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1.St Thomas's Church, Woodbury.


2. Eleanor Howard Tripp Memorial Library, Woodbury.


3. Woodbury Graveyard.

54. Woodbury: As we drove towards Woodbury from Geraldine my attention was immediately drawn to a signpost pointing to the Woodbury Cemetery. It is a peaceful burying ground enclosed by giant fir trees, some of which resembled redwoods to my inexpert eye. It is a wonderful last resting place where local people can be remembered. One of the gravestones read 'Died doing what he loved best' and I could not guess what that might be, possibly skiiing or making love, but then in the top corner was the engraving of a car. It immediately made me think of an alternative inscription that may have been more apt since this was the last resting place of a young man but, on reflection, the thought was unkind since I did not know the circumstances that led to his death. It's just that too many Kiwis waste their young lives in that way, and sometimes take the lives of innocents along with them whether they be passengers, pedestrians or other road users. Another gravestone remembers their young son who 'Died in the mountains' but somehow a similar sentiment did not seem to apply and yet perhaps it should. But how could anyone living so close to the mountains resist their draw.

We drove a little further on and Woodbury turned out to be a much more substantial settlement than we had been used to lately. 'The great little rural school' was written on the Woodbury School sign and I'm sure that the words were true. At the main crossroads the Eleanor Howard Tripp Memorial Library stands, named after one of Woodbury's illustrious former residents. The library was open but there was no one present and, refreshingly, trust was clearly in play in Woodbury. One room consisted of a small library and the other had a wonderful collection of memorabilia relating to Woodbury. I learnt that the Woodbury township was first established in 1853 when two men named Muter and Francis took out a license to occupy parts of Raukapuka Station. The settlement was at that time known as Waihi Bush and it was not until 1879 that it was renamed Woodbury. Woodbury is certainly a well ordered and affluent community and a feeling was gained that the Tripp family held some sway over it, just like the country squire holds over certain English villages, even to this day.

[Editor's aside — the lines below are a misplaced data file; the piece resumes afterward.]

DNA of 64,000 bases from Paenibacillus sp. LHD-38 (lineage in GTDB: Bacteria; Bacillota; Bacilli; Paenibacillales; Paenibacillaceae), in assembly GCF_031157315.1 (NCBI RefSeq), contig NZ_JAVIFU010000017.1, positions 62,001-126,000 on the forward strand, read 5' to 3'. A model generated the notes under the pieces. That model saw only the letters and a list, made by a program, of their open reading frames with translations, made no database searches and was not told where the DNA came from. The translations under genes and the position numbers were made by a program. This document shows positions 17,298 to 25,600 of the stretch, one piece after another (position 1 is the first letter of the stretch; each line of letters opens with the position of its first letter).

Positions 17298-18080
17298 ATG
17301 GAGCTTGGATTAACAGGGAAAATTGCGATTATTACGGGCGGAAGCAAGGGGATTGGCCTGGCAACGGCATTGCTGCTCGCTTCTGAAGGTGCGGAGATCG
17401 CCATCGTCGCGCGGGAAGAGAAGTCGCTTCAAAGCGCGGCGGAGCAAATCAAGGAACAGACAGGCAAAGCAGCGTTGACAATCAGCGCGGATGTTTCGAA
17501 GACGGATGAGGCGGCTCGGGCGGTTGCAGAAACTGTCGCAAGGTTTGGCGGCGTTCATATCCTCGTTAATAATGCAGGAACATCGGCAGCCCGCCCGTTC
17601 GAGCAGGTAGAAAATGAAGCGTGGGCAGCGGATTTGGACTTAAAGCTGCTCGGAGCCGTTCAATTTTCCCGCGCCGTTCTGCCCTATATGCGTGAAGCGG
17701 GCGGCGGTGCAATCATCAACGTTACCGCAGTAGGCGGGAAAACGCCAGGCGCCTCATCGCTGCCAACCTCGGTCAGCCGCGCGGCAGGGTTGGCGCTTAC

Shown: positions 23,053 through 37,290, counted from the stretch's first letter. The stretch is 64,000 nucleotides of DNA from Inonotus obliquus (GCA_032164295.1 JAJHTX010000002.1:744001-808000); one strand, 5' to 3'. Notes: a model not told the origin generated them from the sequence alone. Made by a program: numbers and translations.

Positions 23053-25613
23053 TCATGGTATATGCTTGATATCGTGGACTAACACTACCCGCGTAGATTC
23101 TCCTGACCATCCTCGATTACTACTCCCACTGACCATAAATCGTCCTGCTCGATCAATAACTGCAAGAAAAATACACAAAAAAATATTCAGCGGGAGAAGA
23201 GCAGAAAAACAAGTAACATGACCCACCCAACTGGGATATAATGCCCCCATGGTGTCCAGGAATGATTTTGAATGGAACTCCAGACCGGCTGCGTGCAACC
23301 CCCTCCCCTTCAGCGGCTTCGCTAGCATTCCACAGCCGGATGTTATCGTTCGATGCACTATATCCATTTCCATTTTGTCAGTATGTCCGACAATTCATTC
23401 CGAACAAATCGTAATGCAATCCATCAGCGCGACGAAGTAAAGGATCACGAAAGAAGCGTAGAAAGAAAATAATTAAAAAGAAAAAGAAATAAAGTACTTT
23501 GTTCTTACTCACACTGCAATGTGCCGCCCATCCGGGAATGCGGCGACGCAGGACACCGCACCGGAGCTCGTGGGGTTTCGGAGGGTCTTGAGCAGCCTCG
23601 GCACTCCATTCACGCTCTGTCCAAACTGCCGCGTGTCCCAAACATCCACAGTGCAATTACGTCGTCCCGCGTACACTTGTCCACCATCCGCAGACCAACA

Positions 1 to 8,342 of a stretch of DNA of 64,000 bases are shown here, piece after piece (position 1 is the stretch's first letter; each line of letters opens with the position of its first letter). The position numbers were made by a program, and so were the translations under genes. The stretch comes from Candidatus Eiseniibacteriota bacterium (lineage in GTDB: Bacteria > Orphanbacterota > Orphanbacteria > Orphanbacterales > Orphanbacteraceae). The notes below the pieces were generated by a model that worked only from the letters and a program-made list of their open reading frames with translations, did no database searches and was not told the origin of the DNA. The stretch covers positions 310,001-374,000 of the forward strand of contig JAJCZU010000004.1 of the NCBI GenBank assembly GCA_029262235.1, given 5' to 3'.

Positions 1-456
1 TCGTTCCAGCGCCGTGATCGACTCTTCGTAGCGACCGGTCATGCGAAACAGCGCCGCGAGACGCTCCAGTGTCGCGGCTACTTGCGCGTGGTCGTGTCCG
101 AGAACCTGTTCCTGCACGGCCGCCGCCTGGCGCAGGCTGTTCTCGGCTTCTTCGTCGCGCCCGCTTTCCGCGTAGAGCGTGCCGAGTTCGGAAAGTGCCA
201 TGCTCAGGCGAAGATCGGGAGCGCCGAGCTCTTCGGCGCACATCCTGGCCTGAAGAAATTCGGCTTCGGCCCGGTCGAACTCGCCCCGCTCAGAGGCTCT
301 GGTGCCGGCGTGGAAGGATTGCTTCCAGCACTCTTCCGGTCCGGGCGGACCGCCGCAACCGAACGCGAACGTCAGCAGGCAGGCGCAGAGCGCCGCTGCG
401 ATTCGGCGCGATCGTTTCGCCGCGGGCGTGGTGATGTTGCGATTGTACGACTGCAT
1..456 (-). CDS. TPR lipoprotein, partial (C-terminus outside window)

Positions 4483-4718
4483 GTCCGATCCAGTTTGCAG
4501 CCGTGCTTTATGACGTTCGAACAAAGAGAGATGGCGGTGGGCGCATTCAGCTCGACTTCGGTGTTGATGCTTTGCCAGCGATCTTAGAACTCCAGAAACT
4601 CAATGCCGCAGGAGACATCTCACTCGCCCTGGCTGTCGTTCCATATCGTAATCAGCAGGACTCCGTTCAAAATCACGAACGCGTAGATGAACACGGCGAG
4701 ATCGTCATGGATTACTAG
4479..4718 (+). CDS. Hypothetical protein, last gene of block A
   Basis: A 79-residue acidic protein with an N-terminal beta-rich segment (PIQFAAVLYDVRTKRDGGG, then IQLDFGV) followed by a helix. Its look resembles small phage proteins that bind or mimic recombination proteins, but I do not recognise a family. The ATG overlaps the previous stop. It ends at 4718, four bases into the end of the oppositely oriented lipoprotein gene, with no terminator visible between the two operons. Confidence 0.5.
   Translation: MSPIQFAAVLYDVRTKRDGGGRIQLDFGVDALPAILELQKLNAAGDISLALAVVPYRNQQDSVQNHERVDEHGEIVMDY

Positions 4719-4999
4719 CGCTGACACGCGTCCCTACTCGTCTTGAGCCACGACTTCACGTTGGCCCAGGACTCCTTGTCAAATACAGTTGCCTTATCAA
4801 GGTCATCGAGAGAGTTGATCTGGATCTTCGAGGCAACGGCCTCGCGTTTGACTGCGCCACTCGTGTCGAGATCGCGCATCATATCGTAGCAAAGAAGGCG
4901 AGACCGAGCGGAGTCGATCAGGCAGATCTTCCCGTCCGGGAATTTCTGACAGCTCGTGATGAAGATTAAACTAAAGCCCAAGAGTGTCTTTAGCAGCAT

We left the crossroads in search of the church and on turning a corner I was transported thousands of kilometres back to the heart of England, for there in front of me was a typical English country church, St Thomas's. We returned to the crossroads since the church was locked and true believers would therefore just have to be patient. Opposite the library was a building that clearly used to be a shop of some kind and for some reason it looked familiar. I looked again at the library and then at the shop and I knew for sure where I had seen them both before. It was when I was undertaking research in England using the internet and the photographic image that I had seen of Woodbury made me wonder what the impressive memorial was that stood in front of what I now knew to be the library. But somehow the internet images that I had seen seemed cold and sterile compared to the actuality of being in the place, hearing the sounds, feeling the breeze, and inhaling the soft scents on the wind.


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